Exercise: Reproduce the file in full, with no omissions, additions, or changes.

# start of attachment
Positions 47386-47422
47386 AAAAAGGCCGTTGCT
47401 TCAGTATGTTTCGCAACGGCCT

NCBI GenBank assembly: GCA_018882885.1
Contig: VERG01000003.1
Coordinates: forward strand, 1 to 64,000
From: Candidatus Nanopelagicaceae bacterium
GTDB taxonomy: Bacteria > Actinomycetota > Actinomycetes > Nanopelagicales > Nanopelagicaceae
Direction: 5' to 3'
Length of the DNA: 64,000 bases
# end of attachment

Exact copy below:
Positions 47386-47422
47386 AAAAAGGCCGTTGCT
47401 TCAGTATGTTTCGCAACGGCCT

NCBI GenBank assembly: GCA_018882885.1
Contig: VERG01000003.1
Coordinates: forward strand, 1 to 64,000
From: Candidatus Nanopelagicaceae bacterium
GTDB taxonomy: Bacteria > Actinomycetota > Actinomycetes > Nanopelagicales > Nanopelagicaceae
Direction: 5' to 3'
Length of the DNA: 64,000 bases